A while ago I wrote about my plans to fit a Hebie Chainglider to my Bullitt Clockwork cargobike.
I confess it has not been without challenges.
However, it is now fitted and working.
Initial indications after about 100miles are that it looks like it will be doing the job I wanted. I am now able to ride in normal trousers without clips, tucking them in my socks or anything else. So far at least it appears to be keeping the chain properly clean so I have high hopes that it will mean a longer working life for the chain, sprocket and chainring, all with less maintenance and cleaning by me.
The problems have been about compatibility and fitting.
The obvious problem was that the Hebie Chainglider is available for 38, 40 and 42 tooth chainrings while the Shimano Chainring that comes with the Bullitt is 39 teeth.
No problem I thought. I’ll just put a 38 tooth chainring on instead. The gearing will be slightly lower but that is no bad thing.
However, it was not so easy. The Shimano crankset has 5 arms and a 130 BCD (the measurement that ensures the bolt holes on the chainrings are in the same place as on the crank arms. It turned out that almost nobody makes a 38 tooth chainring for 5 arm 130BCD chainsets . Eventually I found the very nice, heavy duty Surly stainless steel 38 tooth chainring to fit. When it arrived it was obvious why this is not common. The crank arms are so long that there is very little space for the bolts and when the chain is on it nearly bumps the ends of the arms.
This in turn meant that the chainglider also did not fit over the crank arms. It wouldn’t snap closed and the friction was immense.
So I thought again and started looking for a new crankset with shorter crank arms. I soon discovered that as my existing crankset was a Shimano Hollotech II style it was likely that I would need to replace the bottom bracket as well. This was starting to get worryingly complicated (I would have to worry about ensuring the same chainline) and expensive. Also as I looked for chainsets I discovered that 38tooth single ring chainsets are very very rare. In fact I had almost given up when I discovered one from Shimano which is the Saint FC-M810 Single MTB Hollowtech 2 Crankset. Although there seem to be no pictures it is available as a single 38 tooth ring and without the bash guard.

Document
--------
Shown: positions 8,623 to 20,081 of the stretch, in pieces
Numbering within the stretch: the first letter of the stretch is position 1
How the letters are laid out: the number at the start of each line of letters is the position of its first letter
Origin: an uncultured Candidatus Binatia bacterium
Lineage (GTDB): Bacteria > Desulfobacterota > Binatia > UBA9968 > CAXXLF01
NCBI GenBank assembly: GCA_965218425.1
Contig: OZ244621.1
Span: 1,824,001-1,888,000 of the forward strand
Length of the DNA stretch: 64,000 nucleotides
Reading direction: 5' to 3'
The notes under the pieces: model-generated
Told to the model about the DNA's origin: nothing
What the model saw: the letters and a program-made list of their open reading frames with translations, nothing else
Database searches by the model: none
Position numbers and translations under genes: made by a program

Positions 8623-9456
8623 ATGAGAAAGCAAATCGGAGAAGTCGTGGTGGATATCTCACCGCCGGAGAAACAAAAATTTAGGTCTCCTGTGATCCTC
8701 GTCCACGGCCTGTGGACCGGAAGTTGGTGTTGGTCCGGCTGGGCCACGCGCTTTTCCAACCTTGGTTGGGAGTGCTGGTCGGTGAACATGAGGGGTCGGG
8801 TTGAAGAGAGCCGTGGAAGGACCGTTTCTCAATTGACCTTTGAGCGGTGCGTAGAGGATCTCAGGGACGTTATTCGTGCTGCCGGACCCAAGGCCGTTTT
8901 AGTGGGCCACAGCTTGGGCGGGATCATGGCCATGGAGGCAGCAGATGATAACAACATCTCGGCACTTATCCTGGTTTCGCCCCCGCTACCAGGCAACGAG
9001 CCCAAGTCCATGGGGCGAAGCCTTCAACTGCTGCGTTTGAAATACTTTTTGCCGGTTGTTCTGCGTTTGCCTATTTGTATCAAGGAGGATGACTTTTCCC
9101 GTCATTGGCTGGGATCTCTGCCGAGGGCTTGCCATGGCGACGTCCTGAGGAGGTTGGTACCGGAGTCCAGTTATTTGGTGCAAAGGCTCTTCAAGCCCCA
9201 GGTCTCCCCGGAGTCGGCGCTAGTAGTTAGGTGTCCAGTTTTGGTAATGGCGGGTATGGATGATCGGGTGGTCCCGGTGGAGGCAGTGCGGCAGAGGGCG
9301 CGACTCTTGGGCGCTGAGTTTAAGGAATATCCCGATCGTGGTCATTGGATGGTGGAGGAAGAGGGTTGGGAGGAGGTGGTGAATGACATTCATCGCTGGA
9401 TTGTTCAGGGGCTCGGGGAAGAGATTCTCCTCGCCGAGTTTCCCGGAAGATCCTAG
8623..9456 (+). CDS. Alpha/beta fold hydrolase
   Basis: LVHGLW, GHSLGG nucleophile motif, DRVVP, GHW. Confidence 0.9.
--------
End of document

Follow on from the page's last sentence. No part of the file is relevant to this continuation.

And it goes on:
It is supposed to be immensely strong and as it is also Hollotech II the existing bottom bracket could still be used (it comes with a BB anyway so I now have a spare), that also means that the alignment is right.
So in the end fitting the new crankset was a doddle. By the way I did take advantage of replacing the crankset to move to 165mm cranks instead of 170mm, as a recumbent rider I was convinced by Mike Burrows and others of the advantages of shorter cranks and while 5mm is barely a nod in that direction it is one I was happy to make.
The chainglider was then pretty straightforward to fit. As I expected I needed to shorten it a little (designed to work with much longer chainstays). The front fitted very easily. The back less so. In fact I have found that the little pins that clip together the two parts that go around the sprocket are not entirely effective. Also the Alfine sprocket as these plastic rims which the chainglider rubs against.
So I have pulled the two parts a little apart from fully closed. The sprocket is still fully enclosed due to the plastic rims. However, friction and noise is much reduced. I have held the two parts together with zip ties (not worried about this making it hard to get off, I don’t normally carry tools to get the wheel off anyway. If I take tools I take something that can cut a ziptie).
Since making this adjustment the Hebie Chainglider is silent (providing well lubed) and while there is friction that you notice if back pedalling I have not noticed any drop in speed. Anyway for me speed is a lower priority than low maintenance, long parts life and not needing to tuck my trousers in my socks.
Adding more lube is very easy, there is a little hole in the top of the case, put the lube in there (thick stuff is better or it just leaks out of the bottom immediately – I am using a Muc Off Dry Lube at the moment which seems pretty good) while back pedalling and you are done. I do it occasionally before a ride (basically if I can hear the chainglider I add a bit more lube) and after a few miles it has spread enough and stuck enough that you can take the bike indoors without it dripping any oil.
So I am generally very happy. Yes I would prefer it if LarryVsHarry offered a full chaincase as an option. However, at least so far I am happy with this solution for me.